Despite the illegal use of a nom de guerre in negotiating with the government, Iqbal’s acts cannot be deemed invalid or illegal, provided they were done with the authority of the MILF, his principal. In point of fact, the MILF leadership has expressly affirmed his authority and the binding effect of his acts. So, what’s the big deal?
Moreover, the government’s peace panel headed by Miriam Coronel Ferrer, including Secretary Teresita Deles, admitted knowledge of Iqbal’s nom de guerre; in fact, they also know his real name. So, his use of a fictitious name is not an issue in assessing the binding effect of his actions.
Besides, once the Bangsamoro Basic Law (BBL) is approved, it would bind the Republic of the Philippines regardless of whether the Comprehensive Agreement on the Bangsamoro he signed is valid or not. Indeed, the BBL—assuming it passes judicial scrutiny—would become part of the law of the land.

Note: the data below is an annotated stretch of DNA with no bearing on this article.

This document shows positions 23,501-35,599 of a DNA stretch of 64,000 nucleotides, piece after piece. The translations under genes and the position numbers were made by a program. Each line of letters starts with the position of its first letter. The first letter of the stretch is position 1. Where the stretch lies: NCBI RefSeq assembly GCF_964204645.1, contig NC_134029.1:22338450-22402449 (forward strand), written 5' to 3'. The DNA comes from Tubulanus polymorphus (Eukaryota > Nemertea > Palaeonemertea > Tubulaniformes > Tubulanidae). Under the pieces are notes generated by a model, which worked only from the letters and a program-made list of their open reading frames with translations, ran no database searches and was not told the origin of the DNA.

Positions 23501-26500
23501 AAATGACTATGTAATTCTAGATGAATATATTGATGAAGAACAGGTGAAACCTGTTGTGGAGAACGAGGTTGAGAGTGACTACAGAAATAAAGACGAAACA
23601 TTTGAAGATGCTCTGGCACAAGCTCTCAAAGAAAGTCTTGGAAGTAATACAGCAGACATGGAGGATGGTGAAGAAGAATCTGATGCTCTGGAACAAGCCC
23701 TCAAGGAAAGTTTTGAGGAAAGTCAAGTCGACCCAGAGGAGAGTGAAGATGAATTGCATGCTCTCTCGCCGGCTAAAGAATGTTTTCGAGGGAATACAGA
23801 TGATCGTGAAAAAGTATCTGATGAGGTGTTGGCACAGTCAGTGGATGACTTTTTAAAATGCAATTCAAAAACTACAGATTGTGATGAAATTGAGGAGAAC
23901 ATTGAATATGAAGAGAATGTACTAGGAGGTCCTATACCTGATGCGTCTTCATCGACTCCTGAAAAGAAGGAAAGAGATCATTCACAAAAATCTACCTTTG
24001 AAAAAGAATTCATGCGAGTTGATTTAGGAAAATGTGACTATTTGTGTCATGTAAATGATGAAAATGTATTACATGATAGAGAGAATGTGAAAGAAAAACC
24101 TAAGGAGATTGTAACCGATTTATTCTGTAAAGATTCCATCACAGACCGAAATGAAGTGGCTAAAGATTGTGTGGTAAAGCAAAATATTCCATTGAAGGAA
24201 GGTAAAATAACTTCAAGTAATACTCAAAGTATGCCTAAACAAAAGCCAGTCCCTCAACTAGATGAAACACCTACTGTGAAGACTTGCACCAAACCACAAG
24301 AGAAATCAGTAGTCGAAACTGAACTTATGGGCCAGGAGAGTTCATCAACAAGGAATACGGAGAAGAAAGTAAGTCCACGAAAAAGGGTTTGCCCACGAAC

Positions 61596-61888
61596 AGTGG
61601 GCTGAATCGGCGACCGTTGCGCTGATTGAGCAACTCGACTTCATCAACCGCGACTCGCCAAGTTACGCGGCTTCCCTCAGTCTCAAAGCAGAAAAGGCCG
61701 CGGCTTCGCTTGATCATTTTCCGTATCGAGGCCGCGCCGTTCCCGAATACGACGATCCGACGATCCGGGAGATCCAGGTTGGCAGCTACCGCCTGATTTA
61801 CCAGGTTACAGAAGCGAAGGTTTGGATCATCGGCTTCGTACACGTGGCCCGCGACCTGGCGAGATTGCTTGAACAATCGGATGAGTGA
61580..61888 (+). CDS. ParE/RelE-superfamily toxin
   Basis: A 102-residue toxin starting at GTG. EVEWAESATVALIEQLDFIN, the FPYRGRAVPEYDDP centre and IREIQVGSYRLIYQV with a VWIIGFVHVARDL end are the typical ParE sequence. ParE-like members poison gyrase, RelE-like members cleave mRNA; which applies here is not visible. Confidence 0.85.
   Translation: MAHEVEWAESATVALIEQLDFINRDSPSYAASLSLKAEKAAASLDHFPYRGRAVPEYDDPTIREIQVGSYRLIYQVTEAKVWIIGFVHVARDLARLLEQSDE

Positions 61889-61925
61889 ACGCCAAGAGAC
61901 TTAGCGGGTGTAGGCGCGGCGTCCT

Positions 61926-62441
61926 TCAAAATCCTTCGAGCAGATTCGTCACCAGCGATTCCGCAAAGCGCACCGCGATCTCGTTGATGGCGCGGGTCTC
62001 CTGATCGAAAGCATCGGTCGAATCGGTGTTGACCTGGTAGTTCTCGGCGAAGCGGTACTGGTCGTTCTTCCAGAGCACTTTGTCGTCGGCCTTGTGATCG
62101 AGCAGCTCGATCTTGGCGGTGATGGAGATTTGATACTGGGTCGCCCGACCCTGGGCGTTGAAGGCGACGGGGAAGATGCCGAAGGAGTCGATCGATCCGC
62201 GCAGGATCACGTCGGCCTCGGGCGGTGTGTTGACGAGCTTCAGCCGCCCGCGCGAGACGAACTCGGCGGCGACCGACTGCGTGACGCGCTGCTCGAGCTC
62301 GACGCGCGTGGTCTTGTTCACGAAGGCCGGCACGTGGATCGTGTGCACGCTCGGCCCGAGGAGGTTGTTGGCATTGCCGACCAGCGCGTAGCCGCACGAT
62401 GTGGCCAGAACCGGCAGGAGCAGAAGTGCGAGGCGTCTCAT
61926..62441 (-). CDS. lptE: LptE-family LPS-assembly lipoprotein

Retired Supreme Court Chief Justice Artemio Panganiban recent column on Phil. Daily Inquirer: “What’s in a name?” Really amazed that our lawmakers have made such a big fuss over this, even to the point of stalling the peace process.